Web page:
Our Science – Berzofsky Website
Jay A. Berzofsky, M.D., Ph.D.
T Lymphocyte Recognition of Antigens and Applications to Vaccines for AIDS and Cancer
Our research focuses on elucidating new fundamental principles governing T cell activation, regulation, and effector function, and employing these to develop more effective vaccine and immunotherapy strategies for HIV, cancer, and viruses causing cancer. This involves several steps that together comprise a push-pull approach.
First, we optimize the antigen to improve immunogenicity by epitope enhancement, changing the amino acid sequence to increase affinity for the relevant major histocompatibility (MHC) molecule. We have done this for several cancer antigens, including the prostate cancer antigen, TARP, and have now completed accrual for a phase I/II clinical trial in prostate cancer patients with rising PSA levels to determine whether the TARP peptide vaccine can reduce the rate of PSA rise. The slope of PSA rise was significantly reduced in 69-70% of patients at 24 and 48 weeks, respectively. A phase II trial is planned.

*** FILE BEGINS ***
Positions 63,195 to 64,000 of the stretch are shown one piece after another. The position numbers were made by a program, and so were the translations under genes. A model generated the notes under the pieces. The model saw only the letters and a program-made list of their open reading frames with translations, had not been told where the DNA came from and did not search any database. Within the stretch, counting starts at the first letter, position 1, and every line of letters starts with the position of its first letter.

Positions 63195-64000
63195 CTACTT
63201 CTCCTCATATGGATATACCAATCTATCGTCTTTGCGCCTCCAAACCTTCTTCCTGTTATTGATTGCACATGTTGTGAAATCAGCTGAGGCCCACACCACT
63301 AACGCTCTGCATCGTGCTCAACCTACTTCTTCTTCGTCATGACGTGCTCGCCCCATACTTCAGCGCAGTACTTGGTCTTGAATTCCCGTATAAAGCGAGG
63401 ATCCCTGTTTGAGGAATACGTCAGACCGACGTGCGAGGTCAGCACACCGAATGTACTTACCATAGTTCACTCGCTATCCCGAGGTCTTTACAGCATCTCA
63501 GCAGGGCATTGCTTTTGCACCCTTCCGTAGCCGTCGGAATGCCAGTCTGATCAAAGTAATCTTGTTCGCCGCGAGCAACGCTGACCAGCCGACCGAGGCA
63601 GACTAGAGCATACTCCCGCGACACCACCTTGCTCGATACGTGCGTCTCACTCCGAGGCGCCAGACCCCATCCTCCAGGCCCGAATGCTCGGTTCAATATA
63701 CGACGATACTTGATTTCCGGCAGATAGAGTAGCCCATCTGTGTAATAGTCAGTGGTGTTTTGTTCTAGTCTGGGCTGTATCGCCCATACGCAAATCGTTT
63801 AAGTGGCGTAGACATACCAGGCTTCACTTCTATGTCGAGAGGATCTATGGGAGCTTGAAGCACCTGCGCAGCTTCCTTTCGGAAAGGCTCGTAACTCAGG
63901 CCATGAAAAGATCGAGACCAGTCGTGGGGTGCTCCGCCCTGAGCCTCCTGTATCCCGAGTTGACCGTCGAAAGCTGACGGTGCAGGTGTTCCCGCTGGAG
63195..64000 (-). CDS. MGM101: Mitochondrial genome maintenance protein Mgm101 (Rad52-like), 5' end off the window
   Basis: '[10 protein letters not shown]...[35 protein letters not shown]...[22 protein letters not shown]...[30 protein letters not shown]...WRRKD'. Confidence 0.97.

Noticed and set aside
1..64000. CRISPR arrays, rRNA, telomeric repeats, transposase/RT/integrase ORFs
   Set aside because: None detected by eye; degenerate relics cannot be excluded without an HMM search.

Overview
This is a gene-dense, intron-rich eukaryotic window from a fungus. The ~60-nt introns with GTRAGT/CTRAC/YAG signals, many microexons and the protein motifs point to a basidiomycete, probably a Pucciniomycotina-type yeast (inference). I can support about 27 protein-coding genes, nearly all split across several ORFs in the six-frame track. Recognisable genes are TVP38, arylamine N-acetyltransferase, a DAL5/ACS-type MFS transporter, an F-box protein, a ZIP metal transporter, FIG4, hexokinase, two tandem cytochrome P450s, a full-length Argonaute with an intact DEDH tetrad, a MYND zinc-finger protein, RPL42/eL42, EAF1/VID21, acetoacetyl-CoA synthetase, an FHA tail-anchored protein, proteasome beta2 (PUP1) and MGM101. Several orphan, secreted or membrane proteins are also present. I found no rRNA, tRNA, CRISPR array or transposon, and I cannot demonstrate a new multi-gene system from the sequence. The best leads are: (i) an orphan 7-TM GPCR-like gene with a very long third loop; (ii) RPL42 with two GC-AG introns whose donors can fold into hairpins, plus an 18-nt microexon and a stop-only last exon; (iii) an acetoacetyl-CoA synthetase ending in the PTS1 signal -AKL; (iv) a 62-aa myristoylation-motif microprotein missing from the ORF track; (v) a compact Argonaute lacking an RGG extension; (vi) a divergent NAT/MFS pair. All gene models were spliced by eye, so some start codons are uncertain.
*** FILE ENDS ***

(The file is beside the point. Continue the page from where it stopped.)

The second step is to push the response with molecular adjuvants, such as cytokines and Toll-like receptor (TLR) ligands, to improve not only the quantity but also the quality of the response. We published that IL-15 is an important mediator of CD4 T cell help for CD8 T cells, in that it is sufficient to substitute for help in animals depleted of CD4 T cells, to allow a memory CD8 response and prevent TRAIL-mediated apoptosis, and also it is necessary for help. If dendritic cells (DCs) cannot be induced by helper cells to make IL-15, then the help is not adequately delivered to CD8 T cells. We also found that IL-15 increased the avidity of the CD8 T cells, necessary for effective clearance of virus or tumor cells. We extended this research to human CD8 T cells and showed that a primary in vitro CD8 T cell response was dependent on CD4 help but that IL-15 could be substituted, but not IL-2. IL-15 also restored the in vitro responses of CD8 T cells from HIV-infected individuals. We also found that IL-15 induces a novel set of T cells expressing only the CD8α chain, not the β chain, that are distinct from conventional CD8 T cells and distinct from the CD8α-only T cells found in the gut intraepithelial compartment. These cells make substantial levels of interferon-γ and have lytic activity.